This is nothing more than the UAW bailout bill. Period.

Jess

PS - how does one even get to the "2 million" figure? GM has approx 70K hourly empl. in the US. There are > 2K GM "solo" dealers in the US, so say 50 empl (wayyy too many), plus dedicated suppliers (less than 100), = nowhere near 2 mil, much less 1 mil... heck, less than 250K - and FMC will hire a few - it's adding a 3rd line for the F 150.

The $15 billion is like pla... (Below threshold)
hermie:

The $15 billion is like placing a band-aid on a severed artery, and administering blood transfusions. Instead of allowing the use of a tournaquet and then surgery to save the artery, the Dems and their Union boss supporters are claiming that it will cause the arm to be cut off.

Allowing the patient to bleed to death, while wasting blood needed by other patients, is poor medicine.

This is also an industry wh... (Below threshold)
hermie:

This is also an industry which has gotten fat and happy over its successes, and has failed to plan for adverse conditions. That's because they could always depend on their bought and paid for politicians to come to their rescue. (This means all the players: auto execs, union bosses, local pols, etc.)

This industry hasn't changed with conditions until it was too late, and somebody else started doing what needed to be done better and less expensively. The Japanese did their homework and built cars that were not only better made, but their were fuel efficient and were getting better year after year. At least three years ago they came out with more affordable elecric and hybrid vehicles; while Detroit is touting it's hybrids...for 2010.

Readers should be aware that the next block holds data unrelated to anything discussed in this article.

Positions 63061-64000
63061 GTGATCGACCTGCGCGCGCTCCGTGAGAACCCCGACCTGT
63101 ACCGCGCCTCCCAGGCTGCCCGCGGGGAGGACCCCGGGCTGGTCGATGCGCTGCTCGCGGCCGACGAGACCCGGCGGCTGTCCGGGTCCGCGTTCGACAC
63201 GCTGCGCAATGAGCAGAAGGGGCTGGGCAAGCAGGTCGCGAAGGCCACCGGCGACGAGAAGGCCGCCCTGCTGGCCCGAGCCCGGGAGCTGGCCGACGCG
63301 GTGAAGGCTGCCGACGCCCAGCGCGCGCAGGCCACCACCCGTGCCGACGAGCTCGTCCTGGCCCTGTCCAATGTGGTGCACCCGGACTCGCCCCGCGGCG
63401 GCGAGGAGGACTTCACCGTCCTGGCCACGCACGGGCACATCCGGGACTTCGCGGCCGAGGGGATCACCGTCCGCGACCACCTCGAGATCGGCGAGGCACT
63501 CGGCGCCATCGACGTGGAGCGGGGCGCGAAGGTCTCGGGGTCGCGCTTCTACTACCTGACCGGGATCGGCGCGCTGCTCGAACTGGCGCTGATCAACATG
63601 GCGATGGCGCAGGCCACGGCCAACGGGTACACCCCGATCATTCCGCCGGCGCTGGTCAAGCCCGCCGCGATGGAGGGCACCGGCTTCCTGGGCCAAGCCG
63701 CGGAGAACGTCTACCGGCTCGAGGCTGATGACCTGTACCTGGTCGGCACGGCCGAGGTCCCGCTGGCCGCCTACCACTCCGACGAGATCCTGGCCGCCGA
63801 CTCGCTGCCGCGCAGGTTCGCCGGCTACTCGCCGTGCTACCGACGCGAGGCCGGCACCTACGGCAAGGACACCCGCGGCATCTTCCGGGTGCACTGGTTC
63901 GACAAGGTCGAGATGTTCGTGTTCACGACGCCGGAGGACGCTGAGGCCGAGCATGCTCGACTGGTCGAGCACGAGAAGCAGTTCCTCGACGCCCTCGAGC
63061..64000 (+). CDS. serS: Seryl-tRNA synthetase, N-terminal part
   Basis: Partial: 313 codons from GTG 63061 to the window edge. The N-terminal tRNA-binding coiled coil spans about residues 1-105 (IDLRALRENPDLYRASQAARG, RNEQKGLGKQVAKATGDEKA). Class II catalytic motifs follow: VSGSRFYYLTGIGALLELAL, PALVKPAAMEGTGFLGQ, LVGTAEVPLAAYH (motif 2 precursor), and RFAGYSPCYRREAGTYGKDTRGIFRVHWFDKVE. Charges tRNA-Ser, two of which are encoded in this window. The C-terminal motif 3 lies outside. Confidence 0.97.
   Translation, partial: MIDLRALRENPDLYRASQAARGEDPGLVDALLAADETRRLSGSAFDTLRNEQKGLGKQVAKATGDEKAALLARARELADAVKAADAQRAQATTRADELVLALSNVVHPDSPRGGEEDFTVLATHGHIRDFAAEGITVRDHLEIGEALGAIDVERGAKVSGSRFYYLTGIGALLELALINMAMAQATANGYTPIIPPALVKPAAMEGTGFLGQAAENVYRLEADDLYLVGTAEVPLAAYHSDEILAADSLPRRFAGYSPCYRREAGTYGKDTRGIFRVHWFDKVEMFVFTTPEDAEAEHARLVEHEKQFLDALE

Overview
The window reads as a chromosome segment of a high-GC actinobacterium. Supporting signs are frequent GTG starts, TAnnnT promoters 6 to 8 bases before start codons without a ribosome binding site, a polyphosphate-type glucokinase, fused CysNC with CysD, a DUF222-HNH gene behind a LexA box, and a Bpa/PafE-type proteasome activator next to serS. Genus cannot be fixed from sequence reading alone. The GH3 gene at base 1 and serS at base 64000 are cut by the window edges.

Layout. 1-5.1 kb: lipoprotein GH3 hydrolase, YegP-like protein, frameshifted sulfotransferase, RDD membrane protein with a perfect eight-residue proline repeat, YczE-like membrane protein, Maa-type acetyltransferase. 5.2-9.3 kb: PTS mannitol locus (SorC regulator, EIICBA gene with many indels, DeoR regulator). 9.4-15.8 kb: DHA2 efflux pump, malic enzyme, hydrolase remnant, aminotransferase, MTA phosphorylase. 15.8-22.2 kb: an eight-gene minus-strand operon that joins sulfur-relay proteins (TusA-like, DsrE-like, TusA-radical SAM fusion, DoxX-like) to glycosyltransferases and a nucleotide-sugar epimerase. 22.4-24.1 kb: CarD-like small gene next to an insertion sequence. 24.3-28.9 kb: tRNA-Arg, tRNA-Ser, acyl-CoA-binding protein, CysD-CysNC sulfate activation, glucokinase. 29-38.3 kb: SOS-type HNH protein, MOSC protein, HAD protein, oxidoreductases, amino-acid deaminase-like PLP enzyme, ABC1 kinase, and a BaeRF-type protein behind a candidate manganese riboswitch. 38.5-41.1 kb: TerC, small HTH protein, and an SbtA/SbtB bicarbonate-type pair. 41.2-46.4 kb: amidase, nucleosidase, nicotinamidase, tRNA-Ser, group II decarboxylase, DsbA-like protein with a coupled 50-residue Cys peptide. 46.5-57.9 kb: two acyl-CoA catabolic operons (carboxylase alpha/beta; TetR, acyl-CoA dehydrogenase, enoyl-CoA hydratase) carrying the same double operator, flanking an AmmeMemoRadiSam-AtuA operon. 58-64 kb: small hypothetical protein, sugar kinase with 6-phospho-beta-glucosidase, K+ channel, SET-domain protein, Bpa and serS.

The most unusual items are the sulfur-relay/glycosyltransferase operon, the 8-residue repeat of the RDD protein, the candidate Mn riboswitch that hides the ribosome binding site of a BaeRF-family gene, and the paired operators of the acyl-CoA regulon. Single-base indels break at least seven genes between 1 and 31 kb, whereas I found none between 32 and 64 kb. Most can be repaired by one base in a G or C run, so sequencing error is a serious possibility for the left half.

The Hondas, Toyotas, Nissans, etc. also established a dealership system that actually provides excellent and timely service, which also provides an incentive to continue to purchase their cars.

The US vehicle industry must change attitudes from the execs to the union workers. It must change from antiquated management theory and worker rules, to ones more realistic and competitive. Congress cannot step in and let things change only superficially; and knowing how badly Congress made a mess of the financial system, it's better that they keep out of this and let the system get a chance to work the way it was designed to do.

Its like Kim was reading my... (Below threshold)

Its like Kim was reading my mind! I live in Detroit and am scared about the ramifications of one or more of the Big 3 going under, but I'm not willing ot sacrifice principles for short term comfort. Besides, in the long run the US auto industry will be much stronger for having gone through a painful bankruptcy/pruning period. This is something that should have been done in 1980 when Chrysler got their 1st bailout.

I have made, and will conti... (Below threshold)

I have made, and will continue to make, the argument that if the American people had wanted to give Detroit their money they would have done so by purchasing greater numbers of their cars and trucks. These companies are failing because they cannot compete in the marketplace. For congress to turn around and give them our money anyway in my view crosses the line of the "consent of the governed."

Two items:I worked... (Below threshold)
JAT:

Two items:

I worked for a large electric utility that filed Chapter 11 and have sense come out of bankruptcy in much better shape than before it when into bankruptcy. So Chapter 11 does work. In this case the company had to file an extensive plan on how it was to get out of trouble. Guess what - I still get my pension too!

Second thing is that I cannot help wonder that if we bailout any industry that does not ask for new contracts with its unions - are we not subsidizing those employees. After all if they still have their jobs, salaries, benefits, and pensions - didn't our bailout dollars go to ensuring that those employees feel nothing of the pain? Is that right?